Margaret Oliphant, The Perpetual Curate: Ch. 30

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Chapter XXX


"I don't know what is the exact connection between tea and reformation," said Jack Wentworth, with a wonderful yawn. "When I consider that this is all on account of that stupid beast Wodehouse, I feel disposed to eat him. By the way, they have got a capital cook; I did not think such a cuisine was the sort of thing to be found in the bosom of one's family, which has meant boiled mutton up to this moment, to my uninstructed imagination. But the old ladies are in a state of excitement which, I presume, is unusual to them. It appears you have been getting into scrapes like other people, though you are a parson. As your elder brother, my dear Frank—"

"Look here," said the Perpetual Curate; "you want to ask about Wodehouse. I will answer your questions, since you seem to have some interest in him; but I don't speak of my private affairs to any but my intimate friends," said Mr Wentworth, who was not in a humour to be trifled with.

The elder brother shrugged his shoulders. "It is curious to remark the progress of the younger members of one's family," he said, reflectively. "When you were a little boy, you took your drubbings dutifully; but never mind, we've another subject in hand. I take an interest in Wodehouse, and so do you—I can't tell for what reason. Perhaps he is one of the intimate friends with whom you discuss your private affairs? but that is a matter quite apart from the subject. The thing is that he has to be taken care of—not for his own sake, as I don't need to explain to you," said Jack. "I hear the old fellow died today, which was the best thing he could have done, upon the whole. Perhaps you can tell me how much he had, and how he has left it? We may have to take different sides, and the fellow himself is a snob; but I should like to understand exactly the state of affairs between you and me as gentlemen," said the heir of the Wentworths. Either a passing spasm of compunction passed over him as he said the word, or it was the moon, which had just flung aside the last fold of cloud and burst out upon them as they turned back facing her. "When we know how the affair stands, we can either negotiate or fight," he added, puffing a volume of smoke from his cigar. "Really a very fine effect—that little church of yours comes well against that bit of sky. It looks like a Constable, or rather it would look like a Constable, thrusting up that bit of spire into the blue, if it happened to be daylight," said Jack, making a tube of his hand, and regarding the picture with great interest. Miss Dora at her window beheld the movement with secret horror and apprehension, and took it for some mysterious sign.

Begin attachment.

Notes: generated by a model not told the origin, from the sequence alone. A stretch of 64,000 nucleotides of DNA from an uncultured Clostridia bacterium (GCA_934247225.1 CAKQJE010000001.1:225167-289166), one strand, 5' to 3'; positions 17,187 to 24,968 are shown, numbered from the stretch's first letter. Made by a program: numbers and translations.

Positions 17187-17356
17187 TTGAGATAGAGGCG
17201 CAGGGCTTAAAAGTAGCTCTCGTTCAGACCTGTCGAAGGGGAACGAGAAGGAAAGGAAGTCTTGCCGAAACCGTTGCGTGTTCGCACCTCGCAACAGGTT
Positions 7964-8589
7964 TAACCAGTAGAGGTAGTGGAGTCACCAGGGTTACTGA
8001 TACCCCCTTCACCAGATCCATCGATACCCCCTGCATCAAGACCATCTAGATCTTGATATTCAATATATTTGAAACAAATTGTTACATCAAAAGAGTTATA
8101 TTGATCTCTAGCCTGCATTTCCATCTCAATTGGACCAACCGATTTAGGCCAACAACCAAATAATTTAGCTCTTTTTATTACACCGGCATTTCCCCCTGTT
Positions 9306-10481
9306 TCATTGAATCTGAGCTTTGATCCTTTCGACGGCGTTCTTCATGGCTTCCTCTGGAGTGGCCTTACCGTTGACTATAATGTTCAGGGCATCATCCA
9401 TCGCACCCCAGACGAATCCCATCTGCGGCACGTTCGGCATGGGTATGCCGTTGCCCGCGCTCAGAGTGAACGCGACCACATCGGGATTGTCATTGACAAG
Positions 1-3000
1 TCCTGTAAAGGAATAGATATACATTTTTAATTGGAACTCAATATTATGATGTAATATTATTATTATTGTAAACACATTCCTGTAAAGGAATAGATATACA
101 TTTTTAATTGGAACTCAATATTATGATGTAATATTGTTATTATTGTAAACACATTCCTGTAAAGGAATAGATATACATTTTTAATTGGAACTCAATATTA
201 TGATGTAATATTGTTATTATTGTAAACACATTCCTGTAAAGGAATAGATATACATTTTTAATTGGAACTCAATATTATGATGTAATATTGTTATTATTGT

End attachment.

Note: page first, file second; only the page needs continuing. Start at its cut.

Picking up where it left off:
"I know nothing about Mr Wodehouse's property," said the Curate: "I wish I knew enough law to understand it. He has left no will, I believe;" and Mr Wentworth watched his brother's face with no small interest as he spoke.

"Very like a Constable," said Jack, still with his hands to his eyes. "These clouds to the right are not a bad imitation of some effects of his. I beg your pardon, but Constable is my passion. And so old Wodehouse has left no will? What has he left? some daughters? Excuse my curiosity," said the elder brother. "I am a man of the world, you know. If you like this other girl well enough to compromise yourself on her account (which, mind you, I think a great mistake), you can't mean to go in at the same time for that pretty sister, eh? It's a sort of sport I don't attempt myself—though it may be the correct thing for a clergyman, for anything I can tell to the contrary," said the tolerant critic.